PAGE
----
In 2012 Robert Smiley was seriously working the Alcoholics Anonymous Program for the first time.  He had spent most of his life drinking, drugging, violent, in and out of prison, and at times homeless.  He had tried AA and getting sober before, but sobriety was fleeting.  This time, he was just tired.  Tired of hustling for his next high, tired of being separated from his wife, tired of everything.  He started attending smaller AA meetings, where people talked about how they were using the AA steps, getting through their days, sometimes getting tripped up, but always getting back to the steps under the guidance of their sponsors. 

Dr. Bob (Robert Holbrook Smith), a founder of AA, had this “prescription” for alcoholics: “trust God, clean house, and help others.”  This time, Robert took the saying to heart.  He started helping everyone he could, and this began his journey in learning how to best help people who were homeless and/or struggling with addiction.  In the beginning of this journey he would meet people struggling with addiction and take them to the ER, but discovered they would get released, untreated, after he left.  Robert tried calling detox facilities, but found out that he couldn’t get the people admitted for a week or two.  He became discouraged, because he could tell that the people he was trying to help really wanted to change, but he could not find the pathway to help them.

Robert started talking with service providers, county and city officials, and anyone who could help him figure out how to help people struggling with homelessness and addiction.  What he discovered was that for the first 15 to 25 days, there is a lack of funding for services, and it often takes longer than that for people to get through the application processes for help.  When he helped people acquire the funding for housing, he then found that the housing that was available was often horribly crowded, had security issues, and wasn’t always clean and sober.  This put the people he was trying to help right back into the life they were trying to escape.

Robert searched for a house that he could use for the people he was helping to get off the streets.  In July, 2013, he found his first house in which he housed six residents, and initially was the house manager.  He learned a lot during this period and started to develop what would become the housing program of The Hand Up Project.    

Robert went to local businesses and asked for clothing and food donations for his housing program.  He started to receive more then he needed, so he organized outreach events providing food, clothing, and help to homeless encampments in Snohomish County.  At these events, he had a barbeque and invited existing organizations providing services to people struggling with homelessness and addiction, such as Catholic Community Services, Veteran’s Affairs, 211, etc.  Robert and his volunteers went into the homeless encampments in the woods with clothing and food, and talked about the services that were available.  If the help needed wasn’t there at the event, The Hand Up Project would arrange a day and time to come back and drive the person to the agency or appointment that could provide the assistance they needed.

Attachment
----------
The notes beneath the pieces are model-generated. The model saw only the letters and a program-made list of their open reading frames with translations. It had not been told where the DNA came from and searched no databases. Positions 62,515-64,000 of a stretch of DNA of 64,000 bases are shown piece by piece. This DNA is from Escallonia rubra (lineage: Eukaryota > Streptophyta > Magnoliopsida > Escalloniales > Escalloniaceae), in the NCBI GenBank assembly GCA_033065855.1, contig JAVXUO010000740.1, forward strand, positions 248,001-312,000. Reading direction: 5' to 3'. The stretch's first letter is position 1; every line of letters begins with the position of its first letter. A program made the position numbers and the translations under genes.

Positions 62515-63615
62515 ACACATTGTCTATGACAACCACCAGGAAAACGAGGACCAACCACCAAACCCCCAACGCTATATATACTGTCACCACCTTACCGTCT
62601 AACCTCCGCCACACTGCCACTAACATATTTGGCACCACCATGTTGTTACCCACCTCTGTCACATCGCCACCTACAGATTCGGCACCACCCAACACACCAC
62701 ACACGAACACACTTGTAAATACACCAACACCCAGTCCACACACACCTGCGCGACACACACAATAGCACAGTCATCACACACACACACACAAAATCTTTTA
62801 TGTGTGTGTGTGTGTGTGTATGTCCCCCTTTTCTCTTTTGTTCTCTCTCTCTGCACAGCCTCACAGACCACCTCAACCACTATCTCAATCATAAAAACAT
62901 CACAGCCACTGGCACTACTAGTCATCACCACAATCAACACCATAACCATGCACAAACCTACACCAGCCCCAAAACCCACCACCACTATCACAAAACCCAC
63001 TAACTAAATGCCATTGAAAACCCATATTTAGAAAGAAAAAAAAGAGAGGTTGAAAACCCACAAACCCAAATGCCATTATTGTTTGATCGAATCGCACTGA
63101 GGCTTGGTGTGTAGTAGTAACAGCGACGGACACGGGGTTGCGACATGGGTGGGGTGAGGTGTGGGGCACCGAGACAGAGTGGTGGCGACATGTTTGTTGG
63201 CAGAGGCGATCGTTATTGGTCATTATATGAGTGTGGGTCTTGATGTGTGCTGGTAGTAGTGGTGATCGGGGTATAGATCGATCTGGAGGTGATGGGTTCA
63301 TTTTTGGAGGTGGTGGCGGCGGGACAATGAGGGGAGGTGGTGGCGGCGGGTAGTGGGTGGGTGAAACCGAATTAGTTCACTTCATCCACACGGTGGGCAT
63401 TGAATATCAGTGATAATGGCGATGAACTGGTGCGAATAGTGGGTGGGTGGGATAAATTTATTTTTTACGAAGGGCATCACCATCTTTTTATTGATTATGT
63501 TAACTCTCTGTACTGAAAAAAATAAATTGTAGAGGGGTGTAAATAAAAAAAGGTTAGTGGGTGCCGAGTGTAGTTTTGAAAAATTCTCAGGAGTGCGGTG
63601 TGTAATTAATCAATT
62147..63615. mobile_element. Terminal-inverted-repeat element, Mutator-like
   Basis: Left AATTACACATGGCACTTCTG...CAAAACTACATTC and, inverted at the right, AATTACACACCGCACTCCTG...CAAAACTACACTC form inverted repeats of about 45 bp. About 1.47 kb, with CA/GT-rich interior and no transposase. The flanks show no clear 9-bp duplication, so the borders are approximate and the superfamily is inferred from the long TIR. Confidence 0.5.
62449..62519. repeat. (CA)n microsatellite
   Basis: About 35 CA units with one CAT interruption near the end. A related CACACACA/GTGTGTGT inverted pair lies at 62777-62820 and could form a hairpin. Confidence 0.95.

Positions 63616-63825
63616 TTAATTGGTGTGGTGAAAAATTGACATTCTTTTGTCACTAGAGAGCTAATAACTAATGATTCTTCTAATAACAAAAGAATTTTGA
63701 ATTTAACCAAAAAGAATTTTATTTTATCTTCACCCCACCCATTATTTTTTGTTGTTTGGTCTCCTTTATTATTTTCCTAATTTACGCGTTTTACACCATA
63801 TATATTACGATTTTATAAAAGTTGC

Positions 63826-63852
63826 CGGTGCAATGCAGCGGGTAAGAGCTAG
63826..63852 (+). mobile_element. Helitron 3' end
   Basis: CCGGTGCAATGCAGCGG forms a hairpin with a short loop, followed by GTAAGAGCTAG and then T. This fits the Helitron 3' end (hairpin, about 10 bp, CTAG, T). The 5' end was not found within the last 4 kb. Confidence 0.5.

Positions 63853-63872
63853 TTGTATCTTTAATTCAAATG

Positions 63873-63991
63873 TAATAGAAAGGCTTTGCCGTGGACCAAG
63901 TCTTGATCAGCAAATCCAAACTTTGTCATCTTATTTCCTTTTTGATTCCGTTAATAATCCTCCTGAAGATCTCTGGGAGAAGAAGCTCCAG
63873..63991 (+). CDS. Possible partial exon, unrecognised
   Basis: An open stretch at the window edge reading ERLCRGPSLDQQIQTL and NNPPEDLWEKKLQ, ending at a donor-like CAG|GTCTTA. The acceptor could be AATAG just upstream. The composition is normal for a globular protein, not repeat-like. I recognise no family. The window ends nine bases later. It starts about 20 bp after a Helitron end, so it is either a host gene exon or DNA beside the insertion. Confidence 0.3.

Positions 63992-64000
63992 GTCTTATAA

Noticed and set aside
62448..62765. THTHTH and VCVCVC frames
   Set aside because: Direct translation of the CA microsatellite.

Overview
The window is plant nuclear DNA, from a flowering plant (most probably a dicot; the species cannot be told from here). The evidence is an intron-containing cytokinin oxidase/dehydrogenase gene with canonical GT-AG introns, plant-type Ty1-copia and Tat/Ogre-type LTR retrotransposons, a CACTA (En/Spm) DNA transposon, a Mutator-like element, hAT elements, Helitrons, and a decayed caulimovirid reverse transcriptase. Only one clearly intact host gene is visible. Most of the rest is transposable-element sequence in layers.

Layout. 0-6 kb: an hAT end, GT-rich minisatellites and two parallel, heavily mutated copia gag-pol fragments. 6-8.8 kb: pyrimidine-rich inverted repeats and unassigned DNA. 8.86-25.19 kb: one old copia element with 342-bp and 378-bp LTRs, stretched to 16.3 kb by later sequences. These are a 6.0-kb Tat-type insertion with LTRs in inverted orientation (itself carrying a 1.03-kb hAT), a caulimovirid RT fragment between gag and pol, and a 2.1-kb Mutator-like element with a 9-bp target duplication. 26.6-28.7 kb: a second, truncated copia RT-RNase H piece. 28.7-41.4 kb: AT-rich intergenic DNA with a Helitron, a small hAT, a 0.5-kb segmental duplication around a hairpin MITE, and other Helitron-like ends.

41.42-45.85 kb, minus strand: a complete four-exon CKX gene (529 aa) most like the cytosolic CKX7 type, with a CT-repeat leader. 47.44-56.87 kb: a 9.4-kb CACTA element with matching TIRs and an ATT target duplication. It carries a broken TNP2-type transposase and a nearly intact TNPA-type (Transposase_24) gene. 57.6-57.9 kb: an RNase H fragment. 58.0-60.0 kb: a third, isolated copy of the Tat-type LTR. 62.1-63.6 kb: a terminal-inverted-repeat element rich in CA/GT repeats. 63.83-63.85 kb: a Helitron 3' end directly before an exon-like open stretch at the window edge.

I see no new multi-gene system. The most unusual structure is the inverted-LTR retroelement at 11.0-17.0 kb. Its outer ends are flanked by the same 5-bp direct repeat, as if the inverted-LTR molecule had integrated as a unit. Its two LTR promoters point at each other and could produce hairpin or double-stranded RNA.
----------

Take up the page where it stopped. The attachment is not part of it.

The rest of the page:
The Hand Up Project started to have success stories.  The housing residents were clean and sober, employed, and moving into their own homes.  People were providing support to each other and giving back to the community.  They were helping others which built their self-esteem, kept them accountable, and removed their desire to relapse.  The outreach events were connecting the homeless with critical services and helping people rebuild their lives.

The Hand Up Project currently runs six clean and sober houses, which house a total of 51 people.  The organization does not solely serve people struggling with addiction.  It is willing to be a resource facilitator for any person struggling with homelessness, as long as the person is clean and sober.

The Hand Up Project has developed an effective way of helping people rebuild their lives, but there is a great need for more outreach and housing assistance throughout Snohomish County.  Please consider joining us in making a difference in people’s lives by supporting the work of The Hand Up Project.